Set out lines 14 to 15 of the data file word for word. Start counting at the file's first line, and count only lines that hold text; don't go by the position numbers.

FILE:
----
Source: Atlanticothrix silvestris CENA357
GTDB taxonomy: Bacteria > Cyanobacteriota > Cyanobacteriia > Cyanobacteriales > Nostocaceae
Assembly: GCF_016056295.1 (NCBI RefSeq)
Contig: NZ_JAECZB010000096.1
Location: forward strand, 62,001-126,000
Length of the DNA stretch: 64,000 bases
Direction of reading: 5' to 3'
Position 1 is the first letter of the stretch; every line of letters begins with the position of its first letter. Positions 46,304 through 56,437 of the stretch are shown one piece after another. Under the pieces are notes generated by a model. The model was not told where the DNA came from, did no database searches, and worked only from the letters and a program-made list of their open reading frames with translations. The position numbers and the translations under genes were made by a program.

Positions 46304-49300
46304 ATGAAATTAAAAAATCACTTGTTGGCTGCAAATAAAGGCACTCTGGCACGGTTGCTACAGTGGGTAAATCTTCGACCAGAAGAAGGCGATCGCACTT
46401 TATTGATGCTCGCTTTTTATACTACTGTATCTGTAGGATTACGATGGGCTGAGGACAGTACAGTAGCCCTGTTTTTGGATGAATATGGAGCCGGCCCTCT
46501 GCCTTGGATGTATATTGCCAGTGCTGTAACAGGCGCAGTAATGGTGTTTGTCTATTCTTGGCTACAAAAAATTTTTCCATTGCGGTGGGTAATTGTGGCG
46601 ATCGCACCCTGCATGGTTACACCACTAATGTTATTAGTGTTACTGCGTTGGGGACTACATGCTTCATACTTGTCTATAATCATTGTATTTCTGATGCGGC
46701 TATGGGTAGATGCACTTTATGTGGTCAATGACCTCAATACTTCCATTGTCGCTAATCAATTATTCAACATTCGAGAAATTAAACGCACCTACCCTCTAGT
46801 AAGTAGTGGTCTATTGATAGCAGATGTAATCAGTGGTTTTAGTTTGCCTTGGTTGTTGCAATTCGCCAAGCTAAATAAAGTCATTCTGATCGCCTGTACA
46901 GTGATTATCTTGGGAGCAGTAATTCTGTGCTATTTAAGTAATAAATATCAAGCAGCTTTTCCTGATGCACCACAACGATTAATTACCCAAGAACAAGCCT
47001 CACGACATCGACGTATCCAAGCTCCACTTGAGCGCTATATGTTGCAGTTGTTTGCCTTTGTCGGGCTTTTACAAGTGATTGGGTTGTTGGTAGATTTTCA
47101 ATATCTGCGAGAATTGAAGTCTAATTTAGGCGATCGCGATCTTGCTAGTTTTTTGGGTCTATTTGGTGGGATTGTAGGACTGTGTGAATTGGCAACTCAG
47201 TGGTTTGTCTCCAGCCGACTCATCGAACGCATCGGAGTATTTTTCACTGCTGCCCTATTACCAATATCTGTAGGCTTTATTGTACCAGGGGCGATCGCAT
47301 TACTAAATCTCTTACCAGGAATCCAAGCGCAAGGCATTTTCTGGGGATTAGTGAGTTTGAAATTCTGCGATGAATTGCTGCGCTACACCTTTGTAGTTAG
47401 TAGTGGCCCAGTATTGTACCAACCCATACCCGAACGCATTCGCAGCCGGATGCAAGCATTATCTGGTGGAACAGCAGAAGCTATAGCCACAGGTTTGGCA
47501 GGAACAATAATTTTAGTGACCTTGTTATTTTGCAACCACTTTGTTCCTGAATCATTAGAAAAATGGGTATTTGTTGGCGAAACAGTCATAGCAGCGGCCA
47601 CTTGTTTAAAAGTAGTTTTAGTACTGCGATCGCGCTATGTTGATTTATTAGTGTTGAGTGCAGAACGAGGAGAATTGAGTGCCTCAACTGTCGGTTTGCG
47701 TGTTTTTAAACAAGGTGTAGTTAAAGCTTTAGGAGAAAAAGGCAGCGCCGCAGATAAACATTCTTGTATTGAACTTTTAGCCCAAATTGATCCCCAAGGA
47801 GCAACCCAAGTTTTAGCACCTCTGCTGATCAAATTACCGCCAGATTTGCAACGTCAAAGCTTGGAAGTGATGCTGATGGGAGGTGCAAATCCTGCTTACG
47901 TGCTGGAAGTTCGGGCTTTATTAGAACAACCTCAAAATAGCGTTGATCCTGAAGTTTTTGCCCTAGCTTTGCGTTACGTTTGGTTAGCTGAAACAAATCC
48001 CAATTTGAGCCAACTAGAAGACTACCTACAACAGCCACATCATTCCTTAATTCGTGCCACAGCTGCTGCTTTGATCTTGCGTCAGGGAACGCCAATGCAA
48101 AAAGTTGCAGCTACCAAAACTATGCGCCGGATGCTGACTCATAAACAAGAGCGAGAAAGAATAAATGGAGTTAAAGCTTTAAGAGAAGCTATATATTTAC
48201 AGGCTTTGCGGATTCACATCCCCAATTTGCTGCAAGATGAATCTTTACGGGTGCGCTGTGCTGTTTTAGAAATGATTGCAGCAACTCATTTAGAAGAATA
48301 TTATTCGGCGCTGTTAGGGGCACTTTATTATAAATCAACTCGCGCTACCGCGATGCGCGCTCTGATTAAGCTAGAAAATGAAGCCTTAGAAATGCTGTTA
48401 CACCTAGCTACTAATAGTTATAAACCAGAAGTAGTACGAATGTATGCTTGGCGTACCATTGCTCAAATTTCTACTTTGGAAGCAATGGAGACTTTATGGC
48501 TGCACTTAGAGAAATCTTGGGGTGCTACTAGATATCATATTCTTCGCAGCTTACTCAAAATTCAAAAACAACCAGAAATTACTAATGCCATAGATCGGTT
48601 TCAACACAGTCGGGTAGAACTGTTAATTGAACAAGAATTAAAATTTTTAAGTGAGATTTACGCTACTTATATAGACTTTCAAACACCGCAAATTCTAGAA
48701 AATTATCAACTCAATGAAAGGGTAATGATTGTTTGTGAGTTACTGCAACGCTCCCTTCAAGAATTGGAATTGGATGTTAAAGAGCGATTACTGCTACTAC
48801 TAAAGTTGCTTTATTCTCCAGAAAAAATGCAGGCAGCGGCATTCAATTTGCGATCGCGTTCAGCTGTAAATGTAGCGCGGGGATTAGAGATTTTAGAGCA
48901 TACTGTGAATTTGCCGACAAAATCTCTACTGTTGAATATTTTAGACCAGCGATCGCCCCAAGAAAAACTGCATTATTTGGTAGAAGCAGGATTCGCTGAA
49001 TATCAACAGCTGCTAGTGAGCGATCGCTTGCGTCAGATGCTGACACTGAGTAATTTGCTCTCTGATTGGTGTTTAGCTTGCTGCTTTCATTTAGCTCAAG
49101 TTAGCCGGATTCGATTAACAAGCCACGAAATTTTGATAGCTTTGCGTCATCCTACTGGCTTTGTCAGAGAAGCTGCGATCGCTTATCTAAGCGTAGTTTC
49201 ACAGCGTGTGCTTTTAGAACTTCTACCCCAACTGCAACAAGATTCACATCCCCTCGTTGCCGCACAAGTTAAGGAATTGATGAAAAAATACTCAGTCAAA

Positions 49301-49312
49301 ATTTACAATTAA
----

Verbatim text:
46701 TATGGGTAGATGCACTTTATGTGGTCAATGACCTCAATACTTCCATTGTCGCTAATCAATTATTCAACATTCGAGAAATTAAACGCACCTACCCTCTAGT
46801 AAGTAGTGGTCTATTGATAGCAGATGTAATCAGTGGTTTTAGTTTGCCTTGGTTGTTGCAATTCGCCAAGCTAAATAAAGTCATTCTGATCGCCTGTACA